So, I’m going to be 100% completely honest with you right here, right now, but I’m going to be writing this blog post instead of studying for my chemistry exam because who really cares about crystal field splitting anyways? Or who really wants to think that they’re sitting in Brody Reading Room at 12:21am on a Tuesday night with a few more hours to go?—yeah, not me.
Because that is actually the case, Hunter keeping me company and you know how they say misery loves company, I’m going to just talk about my experiment. But I would like to preface that if you read Marissa’s blog post earlier, all those things are true about our annotation process; $2800 errors, and corrupted files, and forgetting to hit post, but I guess the process wasn’t so bad in and of itself. I think of course there must’ve been better ways of going about annotating this genome, since we were plugging in information we obtained from other sources, but the issue is more of the comparison with other annotations of the same genome, which we quickly saw when we were all one or two genes off since something got added or deleted midway, somewhere? And I think I got a few massages out of working with Hunter and Marissa so it was well worth it.
But, as much as we all loved so much annotation, I think I can speak for the most of us at least, if not only myself—I missed the lab; not the smell of the incubator, though — that I forgot about. More or less, my wet lab experiment consists of using Taylor’s mycobacteriophage Phatniss and testing its fecundity in environments of different pH. There was, and here’s some more honesty, a lot of hiccups—luckily Taylor was running a similar experiment so we teamed up, but let me just say one thing: Most wasteful experiment ever. I think we went through at least 30+ 50ml conical tubes, countless pipettes and pipette tips, and almost 100 microcentrifuge tubes. I think that’s a little ironic since today’s Earth Day, but it is what it is, for science right?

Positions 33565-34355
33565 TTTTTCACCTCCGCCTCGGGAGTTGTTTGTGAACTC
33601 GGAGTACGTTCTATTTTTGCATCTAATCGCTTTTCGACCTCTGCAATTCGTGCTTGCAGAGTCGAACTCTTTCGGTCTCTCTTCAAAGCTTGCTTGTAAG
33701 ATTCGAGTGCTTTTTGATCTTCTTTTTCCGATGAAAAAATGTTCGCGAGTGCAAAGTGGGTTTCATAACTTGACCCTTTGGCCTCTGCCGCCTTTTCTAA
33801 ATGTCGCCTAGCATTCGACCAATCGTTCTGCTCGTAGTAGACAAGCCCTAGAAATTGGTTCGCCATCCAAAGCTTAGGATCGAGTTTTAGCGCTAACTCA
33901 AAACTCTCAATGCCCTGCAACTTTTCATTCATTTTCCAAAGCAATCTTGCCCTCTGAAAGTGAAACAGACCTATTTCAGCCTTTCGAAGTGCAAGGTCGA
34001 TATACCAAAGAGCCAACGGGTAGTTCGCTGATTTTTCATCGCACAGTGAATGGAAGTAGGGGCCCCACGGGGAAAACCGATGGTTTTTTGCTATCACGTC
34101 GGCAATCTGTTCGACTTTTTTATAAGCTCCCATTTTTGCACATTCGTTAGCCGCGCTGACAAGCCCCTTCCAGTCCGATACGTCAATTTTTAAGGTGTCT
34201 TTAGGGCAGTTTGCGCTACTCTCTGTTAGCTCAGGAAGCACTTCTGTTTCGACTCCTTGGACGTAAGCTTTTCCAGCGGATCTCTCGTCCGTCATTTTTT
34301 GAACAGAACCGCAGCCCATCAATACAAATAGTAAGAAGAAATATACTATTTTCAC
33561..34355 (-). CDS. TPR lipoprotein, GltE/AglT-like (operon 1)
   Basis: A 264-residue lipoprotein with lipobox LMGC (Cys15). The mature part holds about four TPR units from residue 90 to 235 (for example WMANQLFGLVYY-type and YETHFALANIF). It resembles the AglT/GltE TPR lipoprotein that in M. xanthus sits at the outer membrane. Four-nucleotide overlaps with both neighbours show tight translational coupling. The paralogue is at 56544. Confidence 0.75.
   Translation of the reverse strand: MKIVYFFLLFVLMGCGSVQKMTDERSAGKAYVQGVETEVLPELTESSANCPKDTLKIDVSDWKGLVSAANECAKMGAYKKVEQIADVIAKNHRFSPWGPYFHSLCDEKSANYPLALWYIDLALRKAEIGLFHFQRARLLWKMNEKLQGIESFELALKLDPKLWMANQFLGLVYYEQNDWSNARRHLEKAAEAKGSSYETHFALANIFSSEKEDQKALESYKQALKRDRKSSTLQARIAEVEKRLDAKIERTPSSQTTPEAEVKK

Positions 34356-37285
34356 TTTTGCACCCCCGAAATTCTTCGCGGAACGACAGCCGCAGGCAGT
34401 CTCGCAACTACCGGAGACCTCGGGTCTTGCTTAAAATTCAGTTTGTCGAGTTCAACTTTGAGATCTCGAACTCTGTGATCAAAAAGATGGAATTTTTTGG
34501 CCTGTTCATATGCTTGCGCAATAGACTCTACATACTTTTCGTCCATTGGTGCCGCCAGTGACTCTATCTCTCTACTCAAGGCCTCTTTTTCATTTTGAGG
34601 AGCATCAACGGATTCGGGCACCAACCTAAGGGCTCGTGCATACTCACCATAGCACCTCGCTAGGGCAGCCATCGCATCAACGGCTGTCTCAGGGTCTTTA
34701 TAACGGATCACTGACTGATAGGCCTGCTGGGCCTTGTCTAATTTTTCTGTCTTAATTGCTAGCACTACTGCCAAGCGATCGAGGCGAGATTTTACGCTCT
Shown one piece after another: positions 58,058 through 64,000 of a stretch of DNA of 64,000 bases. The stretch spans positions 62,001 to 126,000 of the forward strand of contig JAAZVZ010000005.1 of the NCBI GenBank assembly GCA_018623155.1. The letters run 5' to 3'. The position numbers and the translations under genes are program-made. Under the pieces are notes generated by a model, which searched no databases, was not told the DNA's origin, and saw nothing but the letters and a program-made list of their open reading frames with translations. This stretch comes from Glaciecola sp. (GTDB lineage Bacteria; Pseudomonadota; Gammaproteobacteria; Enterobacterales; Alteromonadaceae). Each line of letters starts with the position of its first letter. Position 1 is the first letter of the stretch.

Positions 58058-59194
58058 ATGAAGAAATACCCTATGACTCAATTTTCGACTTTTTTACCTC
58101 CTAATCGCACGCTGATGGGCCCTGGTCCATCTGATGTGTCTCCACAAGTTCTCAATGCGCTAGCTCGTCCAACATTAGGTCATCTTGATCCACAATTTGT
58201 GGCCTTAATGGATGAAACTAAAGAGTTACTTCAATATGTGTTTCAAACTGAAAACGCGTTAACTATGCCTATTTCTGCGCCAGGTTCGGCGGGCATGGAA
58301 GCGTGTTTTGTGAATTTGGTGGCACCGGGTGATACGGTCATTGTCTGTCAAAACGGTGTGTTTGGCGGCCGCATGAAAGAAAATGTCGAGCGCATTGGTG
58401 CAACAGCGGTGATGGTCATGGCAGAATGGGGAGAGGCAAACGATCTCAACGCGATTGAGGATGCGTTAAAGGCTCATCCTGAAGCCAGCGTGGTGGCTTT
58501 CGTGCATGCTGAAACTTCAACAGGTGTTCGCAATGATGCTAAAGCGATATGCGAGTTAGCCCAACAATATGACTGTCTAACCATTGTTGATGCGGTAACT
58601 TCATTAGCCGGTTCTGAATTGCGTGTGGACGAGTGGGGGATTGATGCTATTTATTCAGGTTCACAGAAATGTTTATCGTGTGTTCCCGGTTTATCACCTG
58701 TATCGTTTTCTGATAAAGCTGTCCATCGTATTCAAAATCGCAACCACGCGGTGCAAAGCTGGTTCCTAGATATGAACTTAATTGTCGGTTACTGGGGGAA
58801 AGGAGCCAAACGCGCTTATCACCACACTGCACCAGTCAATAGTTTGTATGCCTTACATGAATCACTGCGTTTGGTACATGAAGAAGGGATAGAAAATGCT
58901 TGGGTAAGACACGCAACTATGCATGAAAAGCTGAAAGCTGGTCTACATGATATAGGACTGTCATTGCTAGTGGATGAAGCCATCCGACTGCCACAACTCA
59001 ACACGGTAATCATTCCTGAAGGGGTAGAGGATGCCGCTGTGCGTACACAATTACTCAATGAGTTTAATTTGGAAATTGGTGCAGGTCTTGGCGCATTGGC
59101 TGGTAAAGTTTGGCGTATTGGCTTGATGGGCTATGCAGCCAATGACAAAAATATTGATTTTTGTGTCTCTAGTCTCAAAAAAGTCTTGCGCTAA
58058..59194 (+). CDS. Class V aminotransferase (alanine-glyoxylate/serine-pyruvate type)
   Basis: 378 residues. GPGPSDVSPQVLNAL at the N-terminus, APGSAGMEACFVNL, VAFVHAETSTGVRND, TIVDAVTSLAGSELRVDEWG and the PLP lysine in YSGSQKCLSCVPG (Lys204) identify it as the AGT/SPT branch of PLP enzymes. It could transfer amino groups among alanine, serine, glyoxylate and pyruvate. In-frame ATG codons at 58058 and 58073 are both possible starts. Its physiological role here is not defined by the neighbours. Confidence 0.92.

I guess we just did not understand the scope of our experiment as we proposed it, and the most difficult part was determining a way to control the most variables in changing the pH. We had thought of everything from resuspending a pellet of Phatniss into a pH-controlled solution to simply adding enough acid or base to each dilution to change the pH, which we would just measure and watch using a pH meter. We more or less settled upon diluting the PB to create a weaker buffer as to be able to change the pH more easily, which was a struggle in and of itself to create all the solutions ranging from 1-14pH, which was finished today! Hurrah! I think we were about to actually lose our minds because dang that pH meter is so slow or because we’re mathematically challenged and literally kept adding in the same amounts of acid or base.
Hopefully everything will be done in one or two more labs, the plan is for each of us to do serial dilutions using each of the different pH diluted PB. And from that, plate the max web plate of 50ul of 10^-6 and compare the results and photograph the range, which we are expecting to drop off under a pH of 4 and above 9—though maybe we’ll be surprised, we’ll just have to see.